outskirts of the city

2. 1895 (1895)1995

Priit Pärn and
Janno Põldma

Fantastical animated fictionalisation about the
development of cinematography in France and
the world

 3.-4. Georgica (Georgica) 1998 Sulev KeedusExistential period drama with characters on a
deserted island used by Soviets for target
practice in the 1960s
 

3.-4. Somnambulance
(Somnambuul)

 2003 Sulev KeedusVisually very refined film about the tragic life in
an Estonian coastal village after the great war
5.-7. Hotel E (Hotell E)  1992 Priit PärnAnimated film about an Eastern European who
strides towards the west. The director asks:
which path is the dead end?
5.-7. In Paradisum (In Paradisum) 1993 Sulev Keedus

Artistic documentary about prison life, a serial
killer and his true love

 

5.-7. Jonathan from Australia
(Jonathan Austraaliast)
 2007 Sulev KeedusDesolate documentary about village life toda
8.-9. Disco and Atomic War
(Disko ja tuumasõda)
2009Jaak Kilmi 

Playful documentary with fictionalised
depictions of the role Finnish television played
in breaking through the consciousness of Soviet
society

 

8.-9. Lotte from Gadgetville and the Lotte series
(Leiutajateküla Lotte/Lotte sari) 
2000-2011 Heiki Ernits and
Janno Põldma
Animated film. The adventures of a curious and
good-hearted puppy-girl
10. Sky Song (Taevalaul)2011Mati Kütt

A surreal puppet film whose characters include
Sigmund Freud and Alfred Hitchcock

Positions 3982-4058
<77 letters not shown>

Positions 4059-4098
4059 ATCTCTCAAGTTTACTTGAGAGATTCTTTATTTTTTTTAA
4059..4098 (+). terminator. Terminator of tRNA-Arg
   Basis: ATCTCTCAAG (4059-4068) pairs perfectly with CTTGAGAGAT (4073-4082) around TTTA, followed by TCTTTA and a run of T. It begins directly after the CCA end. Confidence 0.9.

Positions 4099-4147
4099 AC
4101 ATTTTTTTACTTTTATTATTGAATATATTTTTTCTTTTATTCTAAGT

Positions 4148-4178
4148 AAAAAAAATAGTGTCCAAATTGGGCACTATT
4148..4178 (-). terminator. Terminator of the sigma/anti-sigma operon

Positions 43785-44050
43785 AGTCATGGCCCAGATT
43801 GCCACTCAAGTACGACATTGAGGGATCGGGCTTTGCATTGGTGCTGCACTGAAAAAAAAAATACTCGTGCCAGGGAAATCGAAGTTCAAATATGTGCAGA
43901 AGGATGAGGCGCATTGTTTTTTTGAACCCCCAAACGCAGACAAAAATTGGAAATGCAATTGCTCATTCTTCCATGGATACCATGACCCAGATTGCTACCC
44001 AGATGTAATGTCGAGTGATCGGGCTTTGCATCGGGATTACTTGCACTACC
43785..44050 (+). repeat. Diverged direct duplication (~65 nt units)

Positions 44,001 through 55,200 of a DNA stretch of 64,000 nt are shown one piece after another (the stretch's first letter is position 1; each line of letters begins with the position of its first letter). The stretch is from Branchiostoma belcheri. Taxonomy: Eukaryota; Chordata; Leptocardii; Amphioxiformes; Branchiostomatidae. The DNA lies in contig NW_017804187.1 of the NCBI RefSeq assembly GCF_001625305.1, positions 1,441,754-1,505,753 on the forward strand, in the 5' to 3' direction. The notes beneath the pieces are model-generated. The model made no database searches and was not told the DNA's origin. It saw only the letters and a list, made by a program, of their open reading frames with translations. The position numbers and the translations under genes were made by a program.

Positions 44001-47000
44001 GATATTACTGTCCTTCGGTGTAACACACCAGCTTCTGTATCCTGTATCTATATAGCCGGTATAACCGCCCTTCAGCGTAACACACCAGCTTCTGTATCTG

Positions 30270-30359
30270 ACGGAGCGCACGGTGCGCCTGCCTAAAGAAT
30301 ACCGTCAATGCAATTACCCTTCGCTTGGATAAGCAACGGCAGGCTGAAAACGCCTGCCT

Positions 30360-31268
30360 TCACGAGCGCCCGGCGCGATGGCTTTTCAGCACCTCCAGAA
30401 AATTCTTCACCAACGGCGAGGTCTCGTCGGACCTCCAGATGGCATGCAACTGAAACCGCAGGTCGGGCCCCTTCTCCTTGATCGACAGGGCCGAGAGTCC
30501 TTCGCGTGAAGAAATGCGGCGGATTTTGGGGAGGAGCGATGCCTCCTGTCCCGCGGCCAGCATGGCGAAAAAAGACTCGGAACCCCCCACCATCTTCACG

Estonian films rarely earn the Grand Prix at the world’s greatest film festivals, but they have won awards and, more importantly, each year new Estonian films are seen at many film festivals around the globe. Casting a glance at the names, the directors that come up most frequently are Kaljo Kiis and Sulev Keedus. Keedus has also successfully taken up documentary filmmaking. The tradition of documentary films in Estonia has been maintained, but its distribution has moved over to television.

Estonian animated films, both traditionally drawn and puppet films, have since the Soviet Union era been made to a very high standard. One can say without exaggeration that Estonian animated films are guests at the biggest annual animation festivals in the world. The most well-known Estonian filmmaker is artist and director of animated films Priit Pärn. In 2011 at the 50th birthday of the International Animated Film Association (ASIFA), the most notable animated films of the past 50 years were chosen out of 852 films that were screened world-wide. Priit Pärn’s animated film “Breakfast on the Grass” (“Eine murul”, 1987) came in 11th place and his “Hotel E” (“Hotell E”, 1992) was in 36th place.

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A still from the animation "Hotel E"

The date 30 April 1912 can be considered the birthday of Estonian film. That was the day that cinematographic pioneer Johannes Pääsuke (1892-1918), who was killed during the First World War, pointed his newly purchased camera towards the sky and focused the lens on the flying machine, the curious new guest of the age, doing aerobatics over the city of Tartu.

 

Jaan Ruus
Film critic, chairman of the Association of Estonian Film Journalists

Kalender

Uudised